Remember that the time under anesthesia can be much longer than the duration of surgery, when you add the time it takes to place an IV catheter, clip hair, take radiographs, position the patient on the surgery table, scrub the skin and patiently wait for the surgeon.
Quickly flushing and debriding grossly contaminated wounds will help minimize later infectious complications.
Technicians play a critical role in minimizing the duration of anesthesia and should also take actions to reduce anesthetic duration.
In a progressive hospital, each one of the above steps could be discussed during a staff meeting to devise ways to shorten the total time under anesthesia.
Here are additional ways to ward off infection without antibiotics:
- Prevent licking or chewing of surgical incisions using an Elizabethan collar or Bite-Not collar.
- Perform sterile IV catheter placement, conscientious patient clipping (i.e., wide enough) and meticulous scrubbing technique.
- Improve the nutritional status of debilitated patients.
- Have constant awareness of asepsis during scrubbing, gowning, gloving and throughout surgery. Actually wearing a gown, cap and mask happens to be standard protocol, just like actually wearing clothes! Wearing booties could be considered optional, if not debatable.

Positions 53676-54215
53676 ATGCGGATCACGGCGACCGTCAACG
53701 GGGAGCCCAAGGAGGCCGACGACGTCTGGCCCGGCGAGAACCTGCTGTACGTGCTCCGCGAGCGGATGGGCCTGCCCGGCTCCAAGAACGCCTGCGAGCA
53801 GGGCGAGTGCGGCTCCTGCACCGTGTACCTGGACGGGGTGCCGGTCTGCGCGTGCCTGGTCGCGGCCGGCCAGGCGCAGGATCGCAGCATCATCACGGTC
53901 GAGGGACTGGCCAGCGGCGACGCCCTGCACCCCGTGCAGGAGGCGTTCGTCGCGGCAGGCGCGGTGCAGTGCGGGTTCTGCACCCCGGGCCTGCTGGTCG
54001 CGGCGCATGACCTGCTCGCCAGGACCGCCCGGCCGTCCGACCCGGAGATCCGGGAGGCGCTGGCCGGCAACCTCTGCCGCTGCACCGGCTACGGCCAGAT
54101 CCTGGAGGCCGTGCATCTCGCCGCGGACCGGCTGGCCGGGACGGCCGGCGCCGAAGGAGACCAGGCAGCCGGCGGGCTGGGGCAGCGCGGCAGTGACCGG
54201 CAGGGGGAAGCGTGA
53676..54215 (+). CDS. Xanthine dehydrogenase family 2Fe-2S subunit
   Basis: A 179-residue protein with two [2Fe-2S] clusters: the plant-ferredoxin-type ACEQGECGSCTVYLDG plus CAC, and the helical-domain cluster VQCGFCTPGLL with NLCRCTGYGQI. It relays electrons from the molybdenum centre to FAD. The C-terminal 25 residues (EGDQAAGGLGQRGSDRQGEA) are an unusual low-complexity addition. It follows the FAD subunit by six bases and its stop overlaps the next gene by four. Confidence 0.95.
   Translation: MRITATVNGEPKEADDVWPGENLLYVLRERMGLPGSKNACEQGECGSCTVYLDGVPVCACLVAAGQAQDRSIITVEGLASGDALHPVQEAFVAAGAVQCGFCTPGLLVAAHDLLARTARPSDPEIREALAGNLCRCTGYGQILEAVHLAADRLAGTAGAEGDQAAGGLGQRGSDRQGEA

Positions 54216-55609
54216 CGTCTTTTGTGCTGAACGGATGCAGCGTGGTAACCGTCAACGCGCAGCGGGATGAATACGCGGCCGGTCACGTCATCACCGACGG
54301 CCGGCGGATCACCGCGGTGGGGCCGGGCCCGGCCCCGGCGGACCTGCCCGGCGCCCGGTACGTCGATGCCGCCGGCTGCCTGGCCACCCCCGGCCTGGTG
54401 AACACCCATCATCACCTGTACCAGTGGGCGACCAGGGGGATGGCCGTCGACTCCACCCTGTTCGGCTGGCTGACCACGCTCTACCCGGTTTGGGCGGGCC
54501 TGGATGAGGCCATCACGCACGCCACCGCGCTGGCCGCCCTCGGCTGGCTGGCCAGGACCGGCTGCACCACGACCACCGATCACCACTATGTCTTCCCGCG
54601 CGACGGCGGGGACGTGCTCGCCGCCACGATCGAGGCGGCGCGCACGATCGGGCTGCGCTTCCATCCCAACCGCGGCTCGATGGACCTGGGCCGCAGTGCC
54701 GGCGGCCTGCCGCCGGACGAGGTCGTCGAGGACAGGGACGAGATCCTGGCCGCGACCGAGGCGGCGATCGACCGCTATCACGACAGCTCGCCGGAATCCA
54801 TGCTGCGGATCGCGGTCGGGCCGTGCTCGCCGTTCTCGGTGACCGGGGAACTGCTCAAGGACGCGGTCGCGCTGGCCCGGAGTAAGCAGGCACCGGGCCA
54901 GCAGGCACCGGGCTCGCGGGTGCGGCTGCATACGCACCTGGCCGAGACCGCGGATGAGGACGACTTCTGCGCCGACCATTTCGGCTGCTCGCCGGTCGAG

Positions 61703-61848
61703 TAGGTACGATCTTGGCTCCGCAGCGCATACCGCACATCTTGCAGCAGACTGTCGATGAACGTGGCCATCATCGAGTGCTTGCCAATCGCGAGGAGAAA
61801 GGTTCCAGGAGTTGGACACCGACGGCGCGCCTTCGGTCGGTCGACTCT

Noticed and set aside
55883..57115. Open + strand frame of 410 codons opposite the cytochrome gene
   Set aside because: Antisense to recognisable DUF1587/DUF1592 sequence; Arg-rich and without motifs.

- Convert contaminated wounds into “clean contaminated” or cleaner wounds as soon as possible.
- Avoid elective surgery on immuno-suppressed or immuno-deficient patients, for example, because of steroids or chemotherapy.
- Use gentle tissue manipulation and careful tissue apposition to decrease the risk of hematomas or seromas.
- Treat distant infections such as dermatitis, otitis externa or tooth abscesses if possible before elective surgery.
- Change gloves whenever they are contaminated or perforated. The first step is to be honest with yourself.
- Avoid clipping the patient too long before surgery. Microtrauma by the clippers facilitates entry of bacteria into the skin and triples the risk of incisional infection.
- Limit the use of propofol, which has been associated with a four-fold increase in surgical site infection.
- Avoid dental prophylaxis on the same day as an elective surgery (especially orthopedic). The risk of bacteremia and surgical site infection are well established.
- Meticulously clean the operating room, including the surgical lights and the table. Some veterinarians hide silver dollars in conspicuous places as an incentive!
- Use sharp, good-quality, sterile instruments.
- Establish a comprehensive plan to prevent nosocomial diseases, starting with frequent hand washing, especially after treating each patient. This plan should be implemented by the entire staff—doctors, technicians, technician assistants and kennel helpers. The most perfect plan is only as perfect as its weakest link.
Dr. Zeltzman is a board-certified small-animal surgeon at Valley Central Veterinary Referral Center in Whitehall, Pa. His website is www.drphilzeltzman